When making an application for a Permanent Residence (PR) there are a number of things to consider. Assessing an applicant’s entitlement for PR the caseworker will have in mind the following requirements:
- You’ve lived with in the UK for a continuous 5 year period
- You have been a qualified person for a continuous 5 year period. A qualified person refers to someone who was in full exercise of their Treaty rights by: working, being self-employed, self-sufficient, studying, job seeking (up to 6 months)
Accessing benefits is not a reason on its’ own to refuse an application for a Permanent Residence. EEA nationals are able to claim benefits, however in some cases claiming benefits can mean losing your qualified status.
With this in mind, regulation 13(3) of the EEA Regulations states:
“An EEA national or his family member who becomes an unreasonable burden on the social assistance system of the United Kingdom will cease to have a right to reside under this regulation.”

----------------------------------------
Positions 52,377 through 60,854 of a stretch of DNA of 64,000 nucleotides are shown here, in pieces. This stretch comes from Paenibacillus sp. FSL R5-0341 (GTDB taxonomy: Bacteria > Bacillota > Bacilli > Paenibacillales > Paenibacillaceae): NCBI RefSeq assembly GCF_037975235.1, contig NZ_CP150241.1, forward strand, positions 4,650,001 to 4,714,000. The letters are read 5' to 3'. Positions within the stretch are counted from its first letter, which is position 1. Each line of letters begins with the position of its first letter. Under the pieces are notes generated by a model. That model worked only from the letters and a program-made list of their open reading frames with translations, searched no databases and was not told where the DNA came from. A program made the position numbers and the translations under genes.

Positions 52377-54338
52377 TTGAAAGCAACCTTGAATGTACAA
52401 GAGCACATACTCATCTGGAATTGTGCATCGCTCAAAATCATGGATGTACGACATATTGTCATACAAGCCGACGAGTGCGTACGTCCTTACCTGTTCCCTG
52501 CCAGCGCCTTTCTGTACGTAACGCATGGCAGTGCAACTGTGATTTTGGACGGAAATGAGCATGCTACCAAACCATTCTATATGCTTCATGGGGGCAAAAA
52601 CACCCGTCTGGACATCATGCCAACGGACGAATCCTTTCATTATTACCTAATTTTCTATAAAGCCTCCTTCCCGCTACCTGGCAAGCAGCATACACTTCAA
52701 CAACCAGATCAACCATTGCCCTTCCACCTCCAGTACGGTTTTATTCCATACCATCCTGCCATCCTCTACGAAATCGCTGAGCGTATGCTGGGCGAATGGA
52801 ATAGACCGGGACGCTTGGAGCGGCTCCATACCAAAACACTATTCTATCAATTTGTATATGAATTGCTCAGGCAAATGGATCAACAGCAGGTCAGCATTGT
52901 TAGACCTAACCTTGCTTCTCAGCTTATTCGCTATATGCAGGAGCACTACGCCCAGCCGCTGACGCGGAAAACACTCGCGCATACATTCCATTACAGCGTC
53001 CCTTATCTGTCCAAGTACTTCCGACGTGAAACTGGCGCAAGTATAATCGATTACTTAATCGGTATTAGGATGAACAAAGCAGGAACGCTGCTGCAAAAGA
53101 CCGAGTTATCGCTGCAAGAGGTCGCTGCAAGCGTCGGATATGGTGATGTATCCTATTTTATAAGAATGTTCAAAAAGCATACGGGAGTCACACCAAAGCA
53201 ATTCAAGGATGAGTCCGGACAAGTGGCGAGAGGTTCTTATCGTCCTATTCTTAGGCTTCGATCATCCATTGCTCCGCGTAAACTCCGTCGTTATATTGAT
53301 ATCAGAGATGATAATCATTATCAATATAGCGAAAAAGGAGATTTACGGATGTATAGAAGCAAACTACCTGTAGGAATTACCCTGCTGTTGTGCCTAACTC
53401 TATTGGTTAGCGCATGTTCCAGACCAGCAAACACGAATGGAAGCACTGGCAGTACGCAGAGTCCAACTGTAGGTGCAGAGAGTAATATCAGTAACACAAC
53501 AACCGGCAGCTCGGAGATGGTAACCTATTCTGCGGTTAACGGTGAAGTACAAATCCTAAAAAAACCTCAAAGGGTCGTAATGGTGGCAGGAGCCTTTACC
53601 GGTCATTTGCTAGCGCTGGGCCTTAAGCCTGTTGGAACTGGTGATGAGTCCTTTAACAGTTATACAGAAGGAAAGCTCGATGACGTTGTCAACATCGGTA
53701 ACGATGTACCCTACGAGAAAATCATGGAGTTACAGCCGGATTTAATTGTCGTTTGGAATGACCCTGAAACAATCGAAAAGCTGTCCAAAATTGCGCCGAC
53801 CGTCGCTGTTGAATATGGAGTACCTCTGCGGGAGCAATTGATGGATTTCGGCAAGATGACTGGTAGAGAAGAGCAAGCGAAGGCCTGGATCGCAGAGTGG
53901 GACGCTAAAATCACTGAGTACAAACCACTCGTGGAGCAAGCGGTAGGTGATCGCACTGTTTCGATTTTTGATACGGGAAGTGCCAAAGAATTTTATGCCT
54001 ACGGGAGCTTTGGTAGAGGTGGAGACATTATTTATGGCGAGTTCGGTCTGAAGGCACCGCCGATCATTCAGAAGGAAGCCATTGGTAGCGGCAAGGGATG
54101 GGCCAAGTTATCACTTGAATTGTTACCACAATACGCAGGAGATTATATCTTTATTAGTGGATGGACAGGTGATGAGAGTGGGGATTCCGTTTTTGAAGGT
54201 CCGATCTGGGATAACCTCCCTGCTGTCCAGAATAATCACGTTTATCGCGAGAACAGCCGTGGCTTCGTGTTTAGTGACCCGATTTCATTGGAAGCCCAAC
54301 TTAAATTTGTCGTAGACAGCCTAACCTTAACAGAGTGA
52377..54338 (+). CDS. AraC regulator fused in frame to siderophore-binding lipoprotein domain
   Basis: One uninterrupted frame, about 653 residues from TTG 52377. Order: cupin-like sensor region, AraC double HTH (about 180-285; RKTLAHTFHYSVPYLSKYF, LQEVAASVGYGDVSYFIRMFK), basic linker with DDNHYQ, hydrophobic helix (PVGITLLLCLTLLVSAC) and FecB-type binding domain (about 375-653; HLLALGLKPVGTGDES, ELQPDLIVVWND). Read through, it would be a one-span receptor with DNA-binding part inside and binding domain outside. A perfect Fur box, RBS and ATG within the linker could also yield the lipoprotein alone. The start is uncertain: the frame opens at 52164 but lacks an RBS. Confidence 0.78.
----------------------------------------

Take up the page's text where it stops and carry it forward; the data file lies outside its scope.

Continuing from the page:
As such, benefits should be a tool used sparingly.
! Job Seekers Allowance (JSA) can help retain worker status in some cases
! A worker or self employed person receiving a low income can be in receipt of top-up benefits without hindering their permanent residency application.
Sickness and Pregnancy
A person can retain a qualified status if they fall temporarily ill and are temporarily unable to work. There is no legal definition of temporary, but there must be a realistic possibility that you will be able to work again in the foreseeable future.
If you’ve left work because of the physical effects of the later stages of pregnancy or the aftermath of childbirth you may still be counted as a worker provided that you return to work or find another job within a reasonable period of the birth.
For further information or advice on applying for Permanent Residence in the UK, please contact Alrose Legal on firstname.lastname@example.org or +44(0)2035812620.
This article is not intended to constitute legal advice and represents the opinion of the author only. Alrose Legal advises that any individual seeking immigration advice contact a professional and regulated adviser.